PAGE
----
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Stoatin Brae at Gull Lake View Resort in Augusta, Michigan: One of the best in the nation

Stoatin Brae at Gull Lake View Resort in Augusta, Michigan: One of the best in the nation

By Kiel Christianson

The year was 1963. Darl Scott, the golf course superintendent at Gull Lake Country Club in Kalamazoo, Michigan, decided to build his own public access course, the West Course at what would grow to become Gull Lake View Resort. Over the ensuing decade, the Scott family would build their East Course, followed by the Stonehedge North and South courses. In 1988, the family bought the popular William Mitchell designed Bedford Valley, site of multiple Michigan Opens.

Despite the collection of outstanding courses already comprising Gull Lake View, in 2018, the Scott family collaborated with Renaissance Golf Design (Tom Doak's design company) and its panel of senior associates, Brian Schneider, Eric Iverson, Don Placek, and Brian Slawnik. The result is Stoatin Brae - "Grand Hill" in Gaelic. The 6,742-yard, par-71 layout, located on a ridge of the highest land in Kalamazoo County, is indeed grand, and it is collecting national awards and "must-play" list designations like Meryl Streep collections Oscars.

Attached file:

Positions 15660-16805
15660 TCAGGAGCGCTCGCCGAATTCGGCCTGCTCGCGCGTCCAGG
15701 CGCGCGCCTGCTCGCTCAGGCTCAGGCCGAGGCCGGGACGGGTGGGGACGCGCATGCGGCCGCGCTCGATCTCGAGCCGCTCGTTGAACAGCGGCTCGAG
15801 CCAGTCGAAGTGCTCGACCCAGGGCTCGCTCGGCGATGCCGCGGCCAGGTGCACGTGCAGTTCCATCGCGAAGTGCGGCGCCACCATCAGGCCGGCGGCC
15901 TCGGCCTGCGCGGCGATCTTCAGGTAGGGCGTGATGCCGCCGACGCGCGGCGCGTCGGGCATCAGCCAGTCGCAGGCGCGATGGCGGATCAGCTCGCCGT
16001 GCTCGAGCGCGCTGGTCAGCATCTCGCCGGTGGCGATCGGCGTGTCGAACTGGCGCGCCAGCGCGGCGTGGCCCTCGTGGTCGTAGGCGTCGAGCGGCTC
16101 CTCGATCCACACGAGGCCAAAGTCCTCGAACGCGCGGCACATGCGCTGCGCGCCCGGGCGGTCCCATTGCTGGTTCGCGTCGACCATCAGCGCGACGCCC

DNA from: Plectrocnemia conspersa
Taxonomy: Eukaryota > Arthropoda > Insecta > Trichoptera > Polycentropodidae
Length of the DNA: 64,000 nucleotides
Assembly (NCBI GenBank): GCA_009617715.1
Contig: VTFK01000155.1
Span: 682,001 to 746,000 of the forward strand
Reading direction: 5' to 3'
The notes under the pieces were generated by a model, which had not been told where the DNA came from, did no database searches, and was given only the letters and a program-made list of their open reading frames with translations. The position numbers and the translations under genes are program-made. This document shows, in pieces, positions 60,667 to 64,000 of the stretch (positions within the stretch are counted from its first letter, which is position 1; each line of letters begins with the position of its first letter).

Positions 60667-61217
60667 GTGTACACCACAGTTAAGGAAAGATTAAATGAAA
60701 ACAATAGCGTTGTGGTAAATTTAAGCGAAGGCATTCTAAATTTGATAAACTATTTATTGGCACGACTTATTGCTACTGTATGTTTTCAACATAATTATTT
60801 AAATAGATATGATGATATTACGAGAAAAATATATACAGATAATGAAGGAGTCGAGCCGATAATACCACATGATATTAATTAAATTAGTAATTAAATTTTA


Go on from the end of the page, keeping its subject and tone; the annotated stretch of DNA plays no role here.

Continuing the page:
Gull Lake View: Pure golf resort in Pure Michigan

Gull Lake is situated in the Richland/Augusta area of southeastern Michigan. The lake is 1 mile wide by five miles long and is an angler's dream, teaming with rainbow and lake trout, salmon, small mouth bass, and bluegills. It's 16 miles from Kalamazoo, with two casinos (Firekeepers, Gun Lake) within 30 miles. This is all to say that there's plenty to do, if you feel you need more than golf at Gull Lake View Resort's six courses. During our visit, we saw dozens of groups-boys' trips and couples-and to be honest, they all looked thoroughly golf-obsessed. After rounds on the links, they were tossing money down on the expansive putting greens in post-round contests. After that, they were sitting around firepits and on patios outside the dozens of well-appointed condos and houses enjoying cigars, bourbon, and tales of the day. Over dinner at the resort's Charles and Darl's Smokehouse (where the wings are some of the best I've ever eaten), my 17-year-old son and I overheard one group talking about their 54-hole day. We were sore after 36, but I think several rounds of drinks had soothed their muscles. Witnessing two days of the camaraderie and joie de golf vivre all around us, my son said, "This is the perfect place for a group of friends. I hope I have a bunch of friends who like to golf when I get older." Me too, son, me too.